CHICAGO (CBS) — Federal prosecutors have set their sights on one of the biggest fish ever, a huge and well-known construction firm with plenty of clout.
McHugh Construction – which has headed up projects like the reconstruction of Wacker Drive, a new Lake Michigan marina, replacing the North Avenue bridge over the Chicago River, and rehabs of the CTA Brown Line and Red Line – has been confronted with some serious allegations regarding some of its subcontractors.
CBS 2 Chief Correspondent Jay Levine reports federal investigators spoke to McHugh officials Tuesday, the same day several of its contractors were formally charged with fraud. Those subcontractors have been cooperating with the feds as part of a probe into minority- and women-owned business fraud.
McHugh officials warned against a rush to judgment as it prepares to defend itself against possible charges similar to those which have led to jail terms and millions of dollars in fines for owners and operators of other construction firms.
But all those that have been under the federal microscope before are dwarfed by McHugh, the politically-connected construction giant described in a federal complaint as Prime Contractor A.
McHugh boasts billions of dollars’ worth of government and private contracts.
McHugh spokesman Dennis Culloton said, “McHugh will respond to any requests for information from federal government, or city government, or anyone who wants to look into this matter.”
Tuesday’s criminal complaint charged several contractors that worked on McHugh projects with acting as no more than front companies on McHugh projects so that the construction giant could avoid requirements to provide work for minority- and women-owned businesses.
The feds alleged the subcontractors, owned by Willowbrook businesswoman Elizabeth Perino, did no work on McHugh projects, acting only as a pass-through for the main contractor.
Perino’s firms were listed as subcontractors on the Wacker Drive, North Avenue bridge and CTA projects, but federal authorities allege they did no actual work on those projects.
On Wednesday, a group of minority contractors who were meeting with Cook County Board President Toni Preckwinkle said if the allegations are true, McHugh had to know about it.
Omar Shareef, President of the African American Contractors Association, said something like this can’t happen without the general contractor’s knowledge.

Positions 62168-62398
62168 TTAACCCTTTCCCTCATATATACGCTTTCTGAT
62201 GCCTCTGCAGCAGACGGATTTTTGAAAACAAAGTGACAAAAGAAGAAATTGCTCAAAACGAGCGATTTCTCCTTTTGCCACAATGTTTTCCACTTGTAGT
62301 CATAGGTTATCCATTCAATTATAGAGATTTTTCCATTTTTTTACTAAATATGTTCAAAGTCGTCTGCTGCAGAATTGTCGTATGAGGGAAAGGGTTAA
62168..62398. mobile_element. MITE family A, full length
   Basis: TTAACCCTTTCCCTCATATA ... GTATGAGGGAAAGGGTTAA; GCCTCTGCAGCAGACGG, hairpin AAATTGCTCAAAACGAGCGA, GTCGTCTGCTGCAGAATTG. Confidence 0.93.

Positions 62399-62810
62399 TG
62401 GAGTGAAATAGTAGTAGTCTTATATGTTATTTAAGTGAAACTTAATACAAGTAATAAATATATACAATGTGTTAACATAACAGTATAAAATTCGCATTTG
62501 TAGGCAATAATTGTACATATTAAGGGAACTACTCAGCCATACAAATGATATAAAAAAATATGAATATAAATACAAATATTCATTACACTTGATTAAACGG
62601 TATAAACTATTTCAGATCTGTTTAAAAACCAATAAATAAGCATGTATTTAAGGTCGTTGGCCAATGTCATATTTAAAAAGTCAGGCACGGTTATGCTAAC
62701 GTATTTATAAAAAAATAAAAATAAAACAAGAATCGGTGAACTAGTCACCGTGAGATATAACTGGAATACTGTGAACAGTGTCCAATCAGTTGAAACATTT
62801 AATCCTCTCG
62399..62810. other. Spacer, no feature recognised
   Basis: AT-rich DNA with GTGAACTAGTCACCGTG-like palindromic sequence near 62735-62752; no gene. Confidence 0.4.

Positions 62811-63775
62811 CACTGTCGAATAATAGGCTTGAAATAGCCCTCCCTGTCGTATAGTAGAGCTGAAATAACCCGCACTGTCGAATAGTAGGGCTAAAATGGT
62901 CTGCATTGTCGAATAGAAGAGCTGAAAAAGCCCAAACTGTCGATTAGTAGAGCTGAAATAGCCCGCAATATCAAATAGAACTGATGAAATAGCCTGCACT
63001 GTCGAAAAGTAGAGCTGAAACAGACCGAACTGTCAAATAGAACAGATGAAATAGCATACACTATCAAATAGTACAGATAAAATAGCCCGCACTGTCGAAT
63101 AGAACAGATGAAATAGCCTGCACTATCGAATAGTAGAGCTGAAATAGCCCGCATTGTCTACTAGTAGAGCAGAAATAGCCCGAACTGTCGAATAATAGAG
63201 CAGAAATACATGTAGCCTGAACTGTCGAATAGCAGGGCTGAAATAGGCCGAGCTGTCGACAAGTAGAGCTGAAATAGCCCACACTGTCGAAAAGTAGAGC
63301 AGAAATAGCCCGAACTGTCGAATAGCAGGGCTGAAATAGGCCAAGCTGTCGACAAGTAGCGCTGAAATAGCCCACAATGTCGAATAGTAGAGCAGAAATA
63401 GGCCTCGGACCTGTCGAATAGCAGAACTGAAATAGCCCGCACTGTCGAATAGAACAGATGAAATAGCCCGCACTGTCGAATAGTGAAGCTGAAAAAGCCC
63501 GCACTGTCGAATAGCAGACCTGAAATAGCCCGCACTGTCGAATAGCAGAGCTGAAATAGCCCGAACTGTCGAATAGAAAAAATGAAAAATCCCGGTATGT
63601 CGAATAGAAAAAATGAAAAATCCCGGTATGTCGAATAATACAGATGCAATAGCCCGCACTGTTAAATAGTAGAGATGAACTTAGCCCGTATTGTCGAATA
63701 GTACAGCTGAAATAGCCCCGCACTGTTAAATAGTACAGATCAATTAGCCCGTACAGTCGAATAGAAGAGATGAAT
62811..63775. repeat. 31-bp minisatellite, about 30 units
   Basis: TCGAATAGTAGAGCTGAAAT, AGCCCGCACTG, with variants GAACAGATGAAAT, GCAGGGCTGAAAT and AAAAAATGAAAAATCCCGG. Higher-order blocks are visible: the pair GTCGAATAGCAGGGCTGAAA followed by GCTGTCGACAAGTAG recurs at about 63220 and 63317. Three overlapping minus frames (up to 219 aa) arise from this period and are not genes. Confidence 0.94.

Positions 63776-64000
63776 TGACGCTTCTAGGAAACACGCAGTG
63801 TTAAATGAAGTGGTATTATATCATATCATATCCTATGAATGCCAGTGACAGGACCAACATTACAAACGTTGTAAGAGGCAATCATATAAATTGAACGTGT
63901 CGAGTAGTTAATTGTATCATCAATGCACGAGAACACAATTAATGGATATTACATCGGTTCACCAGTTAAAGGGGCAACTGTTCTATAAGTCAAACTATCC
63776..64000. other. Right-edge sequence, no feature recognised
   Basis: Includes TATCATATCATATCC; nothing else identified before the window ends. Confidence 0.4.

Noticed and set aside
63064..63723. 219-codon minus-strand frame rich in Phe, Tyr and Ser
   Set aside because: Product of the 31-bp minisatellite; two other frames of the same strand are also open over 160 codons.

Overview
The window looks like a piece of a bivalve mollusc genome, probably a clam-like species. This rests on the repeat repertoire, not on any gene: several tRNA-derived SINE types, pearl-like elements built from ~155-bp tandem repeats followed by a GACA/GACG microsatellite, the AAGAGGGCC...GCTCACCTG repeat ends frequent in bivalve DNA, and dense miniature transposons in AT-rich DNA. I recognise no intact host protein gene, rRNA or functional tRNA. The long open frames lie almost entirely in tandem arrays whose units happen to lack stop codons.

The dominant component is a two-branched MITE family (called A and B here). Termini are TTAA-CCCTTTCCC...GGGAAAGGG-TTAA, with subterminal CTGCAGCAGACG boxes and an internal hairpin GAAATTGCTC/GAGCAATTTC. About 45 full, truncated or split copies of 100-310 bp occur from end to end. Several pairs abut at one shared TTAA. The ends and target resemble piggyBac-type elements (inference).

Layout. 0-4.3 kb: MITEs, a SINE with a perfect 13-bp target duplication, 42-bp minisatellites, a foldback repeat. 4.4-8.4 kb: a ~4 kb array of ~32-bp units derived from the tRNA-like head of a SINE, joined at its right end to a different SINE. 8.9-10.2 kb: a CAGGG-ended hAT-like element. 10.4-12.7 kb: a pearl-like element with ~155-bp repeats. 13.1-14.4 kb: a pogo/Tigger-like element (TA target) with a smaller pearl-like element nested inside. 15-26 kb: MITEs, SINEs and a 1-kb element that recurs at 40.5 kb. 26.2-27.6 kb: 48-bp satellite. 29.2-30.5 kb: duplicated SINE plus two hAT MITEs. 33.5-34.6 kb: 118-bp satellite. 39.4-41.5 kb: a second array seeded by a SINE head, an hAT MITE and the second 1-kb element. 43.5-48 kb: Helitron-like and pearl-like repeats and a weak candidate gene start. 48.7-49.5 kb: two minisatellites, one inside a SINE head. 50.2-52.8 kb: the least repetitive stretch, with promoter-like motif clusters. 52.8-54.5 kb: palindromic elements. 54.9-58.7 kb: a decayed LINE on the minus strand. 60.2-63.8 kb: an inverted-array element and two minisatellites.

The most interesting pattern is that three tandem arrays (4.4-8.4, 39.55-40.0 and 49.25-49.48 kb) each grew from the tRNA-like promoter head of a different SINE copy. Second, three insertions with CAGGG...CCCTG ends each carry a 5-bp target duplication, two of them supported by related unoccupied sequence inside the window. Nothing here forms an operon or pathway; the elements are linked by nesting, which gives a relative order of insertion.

“It cannot; unless they turn a blind eye to it, unless they’re Stevie Wonder or Ray Charles,” Shareef said.
After the federal charges, the city moved to suspend Perino’s firms from its set-aside program for women- and minority-owned businesses.
But McHugh wasn’t suspended along with Perino’s firms.
Mayor Rahm Emanuel said “First of all, it would be inappropriate … for me to comment on that case. Let it be known, and I think you have it, the procurement office cooperated with the federal authorities as they investigate this. So, we took the steps that I think is appropriate.”
But Preckwinkle said she would have gone further.
“I would go back, frankly, to McHugh. While we have focused, historically, on the sham contractors themselves, they do this at the behest of the prime (contractor), so I would focus, frankly, on McHugh.”
The feds themselves are focusing on McHugh, which has said due process should be allowed to play out.
“McHugh is a company that has been in the city of Chicago for more than 100 years and they’ve helped to mentor some really terrific minority- and women-owned businesses over the years,” Culloton said. “The facts will play out in this current case at bar and we can’t comment on the details off it.”
A statement late Wednesday from the Mayor’s office explained that a city ordinance permits the suspension of a contractor that has been charged, convicted, or admits committing a crime. McHugh is merely under investigation, so that provision does not apply.
As for McHugh’s other government contracts, the Illinois Department of Transportation said it will review contracts awarded to McHugh and take “appropriate action.”